Automating Enclosure Selection

Industrial automation systems are evolving; they are expected to be both smarter and smaller, making enclosure specification harder than ever before. Rittal’s planning software offers a solution

Driven by the growth of ‘smart’ technology, automation components for both centralised and decentralised applications are becoming more compact, despite delivering considerable computing power. Sensors and actuators are also getting more ‘intelligent.’

Packing components into an enclosure is therefore becoming more complex. The interior configuration must be planned to reduce wasted space, yet avoid issues such as over-heating or future restricted access to components.

To meet these requirements, Rittal offers a range of solutions to safely house sophisticated electronics systems, both centralised and decentralised. As well as a range of enclosures in varied sizes, materials and paint specs, the company’s Eplan software allows engineers to populate the panel in CAD format. This helps optimise the use of space, enabling changes to be made quickly and easily before applying them in a workshop.

Simplify thermal calculations

Component size is typically determined by the space needed for terminals, connectors and clamps, as well as their accessibility for commissioning, servicing and maintenance. As components get smaller, enclosure packing density is increasing. Furthermore, new functionality such as power management and networking, means that additional components are being put in all the time.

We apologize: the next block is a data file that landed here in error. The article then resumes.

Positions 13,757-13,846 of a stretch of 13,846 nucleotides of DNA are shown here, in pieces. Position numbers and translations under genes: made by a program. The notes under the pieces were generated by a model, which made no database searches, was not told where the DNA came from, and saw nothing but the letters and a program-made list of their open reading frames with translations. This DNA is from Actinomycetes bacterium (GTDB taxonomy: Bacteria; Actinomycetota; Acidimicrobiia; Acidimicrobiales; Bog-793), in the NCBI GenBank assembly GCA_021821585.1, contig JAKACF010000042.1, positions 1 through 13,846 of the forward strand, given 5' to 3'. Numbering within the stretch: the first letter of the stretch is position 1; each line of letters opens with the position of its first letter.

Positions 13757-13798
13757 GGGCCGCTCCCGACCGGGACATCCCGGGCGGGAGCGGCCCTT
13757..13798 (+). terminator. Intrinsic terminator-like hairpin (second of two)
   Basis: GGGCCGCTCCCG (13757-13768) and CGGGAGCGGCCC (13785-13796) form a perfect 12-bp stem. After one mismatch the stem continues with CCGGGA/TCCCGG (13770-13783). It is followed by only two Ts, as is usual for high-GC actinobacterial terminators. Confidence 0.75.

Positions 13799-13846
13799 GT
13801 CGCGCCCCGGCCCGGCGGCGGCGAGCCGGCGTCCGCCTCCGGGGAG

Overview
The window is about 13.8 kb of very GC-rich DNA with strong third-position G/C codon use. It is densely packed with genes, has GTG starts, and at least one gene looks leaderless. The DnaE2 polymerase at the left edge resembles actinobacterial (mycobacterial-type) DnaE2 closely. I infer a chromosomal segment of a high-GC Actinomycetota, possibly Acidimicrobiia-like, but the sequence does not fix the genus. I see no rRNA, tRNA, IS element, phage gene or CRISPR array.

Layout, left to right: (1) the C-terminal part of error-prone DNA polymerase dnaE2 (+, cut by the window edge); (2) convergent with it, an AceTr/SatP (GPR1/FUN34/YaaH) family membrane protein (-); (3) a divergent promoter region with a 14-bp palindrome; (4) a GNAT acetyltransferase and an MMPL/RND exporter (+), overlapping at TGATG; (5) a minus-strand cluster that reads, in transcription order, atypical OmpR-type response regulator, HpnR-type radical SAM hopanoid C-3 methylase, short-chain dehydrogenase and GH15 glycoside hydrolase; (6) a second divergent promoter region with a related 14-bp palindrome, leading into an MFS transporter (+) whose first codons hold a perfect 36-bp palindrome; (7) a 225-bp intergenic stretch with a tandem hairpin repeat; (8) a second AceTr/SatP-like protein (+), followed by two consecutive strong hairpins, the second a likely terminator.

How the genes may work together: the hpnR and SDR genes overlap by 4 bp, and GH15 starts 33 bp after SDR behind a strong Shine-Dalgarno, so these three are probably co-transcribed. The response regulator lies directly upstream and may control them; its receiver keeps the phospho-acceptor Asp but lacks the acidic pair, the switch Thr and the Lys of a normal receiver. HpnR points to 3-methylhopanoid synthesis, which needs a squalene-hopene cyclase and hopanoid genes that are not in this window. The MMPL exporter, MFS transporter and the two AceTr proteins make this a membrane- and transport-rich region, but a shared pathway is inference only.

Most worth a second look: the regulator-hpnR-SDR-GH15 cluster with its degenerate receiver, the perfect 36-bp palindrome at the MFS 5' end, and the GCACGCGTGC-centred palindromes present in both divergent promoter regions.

Rittal’s industrial and outdoor enclosures product manager, Paul Metcalfe, commented: “Reducing the size of individual components has not had a noticeable effect on the available space within enclosures, mainly because this is largely determined by the arrangement of the DIN rails, cable ducts and other components. Components are frequently installed in groups and space can only be marginally optimised by individual components.

“We would caution that where space is taken up by smaller components, users should review climate control because higher packing densities increase the overall risk of hotspots. The good news is, this doesn’t have to be laborious. Rittal’s Therm application performs the calculation of climate control in its entirety, providing users with appropriate and correctly dimensioned solutions.”

Cut distributed system costs

Distributed systems are commonly found in extreme industrial environments, such as the petro-chemical industry, and in conveyor systems. Housing control equipment in a separate room keeps it away from harsh conditions and makes it possible to specify less technically advanced enclosures. Unfortunately, however, the cost of cabling to connect to the machinery can be high.

Rittal’s solution is to offer a range of enclosure models with high IP ratings in sheet steel, stainless steel or plastic, designed to protect the equipment housed inside. This means that, rather than putting the control gear in a separate room, all the control gear can be next to the machine itself. Locally employed enclosure distribution offers cost savings around the amount of cabling required and can be more effective, thanks to the specialist protection it provides against dust and oil.

In other, highly-sensitised environments, such as the food industry, where hygiene standards are stringent, purchasers can specify both the materials and the enclosure design to prevent contaminants being deposited and to simplify cleaning.

Dealing with decentralisation

The focus of decentralisation is to make each machine as compact and centralised as possible to simplify commissioning. Machines can be assembled as complete transportable units, however, the control technology for these machines needs to be in the right place. This can be done either using machine-integrated standard enclosures, or through appropriate integration in the body of the machine.

Paul advised: “We have products, accessories and experts who can advise around protection category, heat dissipation, electro-magnetic compatibility and the corresponding installation regulations and requirements, which all have to be considered.”

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